All Articles Tagged "student loans"
After all the talk about student loans and the massive amount of debt it saddles Americans with, we should turn an envious eye to Sweden, which offers a free college education. However, the average student has about US$19,000 in debt, far lower than the US (over $24,000) but still a lot. And 85 percent of students graduate with debt in Sweden whereas only 50 percent of Americans do. How can this be?
Sweden in particular — and Scandinavia in general — is an expensive part of the world. Quartz links to a story that shows how expensive Stockholm is, adding, “In Sweden, young people are expected to pay for things themselves instead of sponging off their parents.” Moreover, they tend to live on their own at a younger age than other Europeans. Adult children live at home until about the age of 30 in some countries.
“[W]hereas in the US parents are expected to help pay for the their children’s college education, in Sweden parental income levels are just not part of the equation. Students are viewed as adults, responsible for their own finances,” the article says.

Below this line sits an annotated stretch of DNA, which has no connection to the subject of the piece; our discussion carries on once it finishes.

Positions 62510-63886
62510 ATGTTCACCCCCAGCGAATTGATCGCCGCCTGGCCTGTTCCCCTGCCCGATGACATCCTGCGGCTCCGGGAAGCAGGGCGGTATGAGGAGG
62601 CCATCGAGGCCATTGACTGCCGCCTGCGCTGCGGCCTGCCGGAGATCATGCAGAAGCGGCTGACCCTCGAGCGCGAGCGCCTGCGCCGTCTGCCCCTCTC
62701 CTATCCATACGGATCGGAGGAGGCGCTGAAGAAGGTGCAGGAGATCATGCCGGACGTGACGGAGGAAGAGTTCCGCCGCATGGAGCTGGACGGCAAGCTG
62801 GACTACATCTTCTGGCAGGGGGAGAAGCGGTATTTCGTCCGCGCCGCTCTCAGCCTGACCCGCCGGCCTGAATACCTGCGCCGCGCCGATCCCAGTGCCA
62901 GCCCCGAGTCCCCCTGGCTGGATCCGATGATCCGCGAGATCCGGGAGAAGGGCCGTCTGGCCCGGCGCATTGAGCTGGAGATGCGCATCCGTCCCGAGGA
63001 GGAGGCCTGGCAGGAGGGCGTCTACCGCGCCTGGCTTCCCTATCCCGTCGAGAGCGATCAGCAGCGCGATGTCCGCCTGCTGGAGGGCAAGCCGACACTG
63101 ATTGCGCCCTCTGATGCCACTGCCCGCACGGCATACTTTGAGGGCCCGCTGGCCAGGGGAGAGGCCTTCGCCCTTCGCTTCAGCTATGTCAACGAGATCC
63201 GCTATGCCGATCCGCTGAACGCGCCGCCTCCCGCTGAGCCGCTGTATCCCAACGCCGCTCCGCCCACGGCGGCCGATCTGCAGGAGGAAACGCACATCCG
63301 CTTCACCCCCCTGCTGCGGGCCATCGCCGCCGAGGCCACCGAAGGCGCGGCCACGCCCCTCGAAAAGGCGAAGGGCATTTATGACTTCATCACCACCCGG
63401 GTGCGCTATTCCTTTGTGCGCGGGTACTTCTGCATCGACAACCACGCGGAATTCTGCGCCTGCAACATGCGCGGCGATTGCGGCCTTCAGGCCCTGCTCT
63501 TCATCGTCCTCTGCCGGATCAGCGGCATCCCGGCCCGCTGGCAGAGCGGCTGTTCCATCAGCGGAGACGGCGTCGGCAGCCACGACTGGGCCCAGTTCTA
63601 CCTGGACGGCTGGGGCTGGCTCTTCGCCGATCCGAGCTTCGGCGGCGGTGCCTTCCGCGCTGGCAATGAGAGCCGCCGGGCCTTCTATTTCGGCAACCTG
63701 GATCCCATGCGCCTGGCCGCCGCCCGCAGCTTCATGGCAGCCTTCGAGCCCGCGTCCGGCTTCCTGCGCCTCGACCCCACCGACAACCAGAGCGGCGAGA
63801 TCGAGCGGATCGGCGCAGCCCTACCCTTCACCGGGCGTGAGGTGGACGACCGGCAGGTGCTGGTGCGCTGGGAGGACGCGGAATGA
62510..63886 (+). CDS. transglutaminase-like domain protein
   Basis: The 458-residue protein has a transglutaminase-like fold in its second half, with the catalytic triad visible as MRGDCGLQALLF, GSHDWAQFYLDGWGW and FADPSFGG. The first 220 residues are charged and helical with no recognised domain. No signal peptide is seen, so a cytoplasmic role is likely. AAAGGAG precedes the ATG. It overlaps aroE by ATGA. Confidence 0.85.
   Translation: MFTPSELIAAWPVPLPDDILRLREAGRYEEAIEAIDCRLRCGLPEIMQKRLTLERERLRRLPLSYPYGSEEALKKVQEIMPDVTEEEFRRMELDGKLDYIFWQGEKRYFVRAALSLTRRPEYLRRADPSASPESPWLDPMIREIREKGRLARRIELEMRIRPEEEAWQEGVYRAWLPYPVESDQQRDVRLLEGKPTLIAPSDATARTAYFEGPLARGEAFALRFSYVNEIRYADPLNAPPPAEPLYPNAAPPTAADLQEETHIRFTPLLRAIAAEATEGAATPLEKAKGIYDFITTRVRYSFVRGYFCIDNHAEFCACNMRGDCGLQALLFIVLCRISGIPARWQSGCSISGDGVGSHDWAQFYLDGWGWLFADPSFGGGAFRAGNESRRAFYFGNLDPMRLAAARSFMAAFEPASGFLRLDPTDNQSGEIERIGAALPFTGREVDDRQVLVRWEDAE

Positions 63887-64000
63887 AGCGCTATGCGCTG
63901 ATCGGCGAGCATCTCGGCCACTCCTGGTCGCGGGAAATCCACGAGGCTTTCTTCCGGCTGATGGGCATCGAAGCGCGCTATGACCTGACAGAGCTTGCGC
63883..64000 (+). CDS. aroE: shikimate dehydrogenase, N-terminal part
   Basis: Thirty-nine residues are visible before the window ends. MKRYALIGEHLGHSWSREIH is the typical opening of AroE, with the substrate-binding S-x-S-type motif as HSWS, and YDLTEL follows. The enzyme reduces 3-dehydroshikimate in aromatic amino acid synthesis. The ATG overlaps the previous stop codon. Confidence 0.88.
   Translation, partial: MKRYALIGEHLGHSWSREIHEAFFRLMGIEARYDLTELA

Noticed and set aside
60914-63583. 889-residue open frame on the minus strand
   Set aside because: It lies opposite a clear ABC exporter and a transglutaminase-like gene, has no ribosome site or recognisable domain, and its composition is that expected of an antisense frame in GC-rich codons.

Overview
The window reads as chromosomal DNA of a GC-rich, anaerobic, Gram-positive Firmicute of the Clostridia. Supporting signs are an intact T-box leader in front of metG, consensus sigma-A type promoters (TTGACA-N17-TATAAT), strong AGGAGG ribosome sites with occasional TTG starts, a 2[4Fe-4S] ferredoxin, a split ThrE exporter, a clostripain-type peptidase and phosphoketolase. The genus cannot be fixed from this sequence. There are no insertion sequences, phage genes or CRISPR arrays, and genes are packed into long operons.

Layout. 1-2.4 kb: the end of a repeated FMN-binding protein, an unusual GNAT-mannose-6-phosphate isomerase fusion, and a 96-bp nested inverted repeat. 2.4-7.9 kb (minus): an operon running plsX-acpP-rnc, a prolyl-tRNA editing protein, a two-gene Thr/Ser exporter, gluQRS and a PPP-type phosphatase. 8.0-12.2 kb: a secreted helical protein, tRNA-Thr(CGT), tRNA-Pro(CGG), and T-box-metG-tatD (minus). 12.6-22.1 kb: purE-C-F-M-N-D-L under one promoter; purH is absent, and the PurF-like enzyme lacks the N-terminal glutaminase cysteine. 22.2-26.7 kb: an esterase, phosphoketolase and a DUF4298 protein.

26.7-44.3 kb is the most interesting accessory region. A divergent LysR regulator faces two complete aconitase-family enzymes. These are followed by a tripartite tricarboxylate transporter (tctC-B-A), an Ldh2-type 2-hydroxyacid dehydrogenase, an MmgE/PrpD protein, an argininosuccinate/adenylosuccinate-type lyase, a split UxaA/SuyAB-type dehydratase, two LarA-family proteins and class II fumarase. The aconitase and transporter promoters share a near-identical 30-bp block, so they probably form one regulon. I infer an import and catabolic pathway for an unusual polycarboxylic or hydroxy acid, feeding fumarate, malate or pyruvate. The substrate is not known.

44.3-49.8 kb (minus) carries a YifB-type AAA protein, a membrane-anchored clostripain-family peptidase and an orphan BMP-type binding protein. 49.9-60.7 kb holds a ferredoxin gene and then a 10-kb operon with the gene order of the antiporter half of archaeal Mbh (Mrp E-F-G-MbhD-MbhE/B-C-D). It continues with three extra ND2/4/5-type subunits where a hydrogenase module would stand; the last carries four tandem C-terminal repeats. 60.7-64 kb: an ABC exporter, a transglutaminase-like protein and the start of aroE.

Even with a student debt load, they manage to have a comparatively comfortable lifestyle. It should be noted that Swedes also have the support of a government that keeps interest rates low. President Obama is fighting to keep student loan rates from doubling in just a few weeks. Going forward, it’s important that we question political candidates about their views on help for students and managing student loans.
So the lesson here is to closely monitor, not just the cost of college tuition, but the cost of living as a student. It’s important to keep the prices for housing, entertainment, cable (why does anyone have more than one cable box… or one TV for that matter?), and other expenses low when income is low. When making the college decision, be sure to weigh all of the considerations and options. Should you or your child go to a community college first for a couple of years in order to live at home and save tuition money? Should the geographic location of the college be a consideration? Perhaps going to school in a small town is the better option versus choosing a school in a pricier city. Can you room with friends? Should you restrict yourself to only a night or two per week for dinners out and socializing, even if it looks like everyone else is having much more fun? And how big of a student loan do you really need?